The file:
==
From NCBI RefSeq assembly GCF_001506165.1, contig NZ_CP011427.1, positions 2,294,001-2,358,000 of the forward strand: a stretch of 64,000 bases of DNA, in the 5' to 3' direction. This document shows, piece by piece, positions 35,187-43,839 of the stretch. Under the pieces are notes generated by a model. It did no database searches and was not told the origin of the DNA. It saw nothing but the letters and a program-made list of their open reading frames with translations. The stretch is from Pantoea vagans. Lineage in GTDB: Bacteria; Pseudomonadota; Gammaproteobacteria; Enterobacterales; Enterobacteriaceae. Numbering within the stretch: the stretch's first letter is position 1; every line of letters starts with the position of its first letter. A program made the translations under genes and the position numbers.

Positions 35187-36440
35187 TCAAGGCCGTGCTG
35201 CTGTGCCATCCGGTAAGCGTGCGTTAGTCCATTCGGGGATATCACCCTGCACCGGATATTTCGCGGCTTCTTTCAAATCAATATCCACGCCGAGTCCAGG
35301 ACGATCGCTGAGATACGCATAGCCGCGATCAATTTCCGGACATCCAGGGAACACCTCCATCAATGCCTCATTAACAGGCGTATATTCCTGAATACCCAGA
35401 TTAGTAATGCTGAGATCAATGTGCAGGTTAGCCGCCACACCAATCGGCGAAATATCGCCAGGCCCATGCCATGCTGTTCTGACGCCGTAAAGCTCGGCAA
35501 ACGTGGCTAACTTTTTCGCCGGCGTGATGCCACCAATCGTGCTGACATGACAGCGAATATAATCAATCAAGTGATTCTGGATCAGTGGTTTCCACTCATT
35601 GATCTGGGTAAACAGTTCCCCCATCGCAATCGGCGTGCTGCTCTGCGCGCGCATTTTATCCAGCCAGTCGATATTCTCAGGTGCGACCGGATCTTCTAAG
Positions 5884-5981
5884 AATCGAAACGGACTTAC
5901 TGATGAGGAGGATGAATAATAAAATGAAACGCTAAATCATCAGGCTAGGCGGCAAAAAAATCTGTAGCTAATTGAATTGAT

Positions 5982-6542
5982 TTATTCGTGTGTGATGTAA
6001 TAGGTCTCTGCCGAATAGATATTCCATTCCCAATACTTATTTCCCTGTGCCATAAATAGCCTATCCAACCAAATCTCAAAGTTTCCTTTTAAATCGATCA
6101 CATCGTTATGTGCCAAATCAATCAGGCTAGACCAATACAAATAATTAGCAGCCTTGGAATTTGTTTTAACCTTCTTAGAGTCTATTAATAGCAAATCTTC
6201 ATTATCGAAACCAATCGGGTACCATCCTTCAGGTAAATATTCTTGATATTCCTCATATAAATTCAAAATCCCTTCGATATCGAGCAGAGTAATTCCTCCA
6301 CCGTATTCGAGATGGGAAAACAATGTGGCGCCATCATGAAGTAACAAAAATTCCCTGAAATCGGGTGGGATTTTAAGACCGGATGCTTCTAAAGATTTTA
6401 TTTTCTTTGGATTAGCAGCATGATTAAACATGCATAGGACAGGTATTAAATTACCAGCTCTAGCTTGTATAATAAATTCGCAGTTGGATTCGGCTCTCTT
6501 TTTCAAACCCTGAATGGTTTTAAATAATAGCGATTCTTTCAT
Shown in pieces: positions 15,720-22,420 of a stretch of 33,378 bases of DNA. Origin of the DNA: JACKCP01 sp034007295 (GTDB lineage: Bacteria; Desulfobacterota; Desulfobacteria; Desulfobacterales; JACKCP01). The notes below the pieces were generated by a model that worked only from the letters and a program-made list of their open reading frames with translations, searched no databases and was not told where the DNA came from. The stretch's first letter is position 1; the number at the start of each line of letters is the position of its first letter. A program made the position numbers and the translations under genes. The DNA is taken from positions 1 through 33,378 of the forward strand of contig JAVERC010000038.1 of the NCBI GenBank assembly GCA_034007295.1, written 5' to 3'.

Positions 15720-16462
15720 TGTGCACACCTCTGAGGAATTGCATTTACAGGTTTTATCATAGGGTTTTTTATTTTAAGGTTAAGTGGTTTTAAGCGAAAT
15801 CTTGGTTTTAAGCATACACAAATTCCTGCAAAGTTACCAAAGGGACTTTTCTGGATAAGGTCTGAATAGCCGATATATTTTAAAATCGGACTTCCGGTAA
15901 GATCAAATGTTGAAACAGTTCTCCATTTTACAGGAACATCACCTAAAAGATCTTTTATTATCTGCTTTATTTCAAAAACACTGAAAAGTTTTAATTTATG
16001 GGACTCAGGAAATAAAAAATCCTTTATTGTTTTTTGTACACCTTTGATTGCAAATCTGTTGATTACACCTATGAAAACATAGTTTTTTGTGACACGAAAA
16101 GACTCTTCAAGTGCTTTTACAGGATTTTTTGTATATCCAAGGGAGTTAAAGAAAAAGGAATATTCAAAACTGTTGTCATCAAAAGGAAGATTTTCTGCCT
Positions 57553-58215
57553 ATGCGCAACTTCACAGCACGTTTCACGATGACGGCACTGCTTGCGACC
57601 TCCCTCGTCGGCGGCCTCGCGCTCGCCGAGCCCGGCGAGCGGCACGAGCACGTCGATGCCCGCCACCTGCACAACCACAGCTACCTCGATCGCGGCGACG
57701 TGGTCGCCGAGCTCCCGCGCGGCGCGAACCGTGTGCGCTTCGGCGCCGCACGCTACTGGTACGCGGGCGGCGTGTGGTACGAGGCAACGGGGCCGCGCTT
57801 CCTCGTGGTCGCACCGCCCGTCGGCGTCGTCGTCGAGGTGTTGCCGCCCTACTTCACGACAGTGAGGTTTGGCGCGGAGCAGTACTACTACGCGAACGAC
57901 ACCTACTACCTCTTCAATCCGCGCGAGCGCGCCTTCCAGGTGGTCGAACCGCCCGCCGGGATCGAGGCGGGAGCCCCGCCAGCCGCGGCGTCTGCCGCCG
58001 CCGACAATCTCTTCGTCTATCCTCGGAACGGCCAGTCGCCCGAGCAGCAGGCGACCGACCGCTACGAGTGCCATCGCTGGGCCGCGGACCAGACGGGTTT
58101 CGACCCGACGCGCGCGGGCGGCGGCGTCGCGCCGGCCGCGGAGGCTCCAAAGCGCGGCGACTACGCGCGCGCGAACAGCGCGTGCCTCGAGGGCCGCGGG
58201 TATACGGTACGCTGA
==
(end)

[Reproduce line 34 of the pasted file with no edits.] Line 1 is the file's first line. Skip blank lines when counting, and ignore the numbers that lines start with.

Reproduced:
58101 CGACCCGACGCGCGCGGGCGGCGGCGTCGCGCCGGCCGCGGAGGCTCCAAAGCGCGGCGACTACGCGCGCGCGAACAGCGCGTGCCTCGAGGGCCGCGGG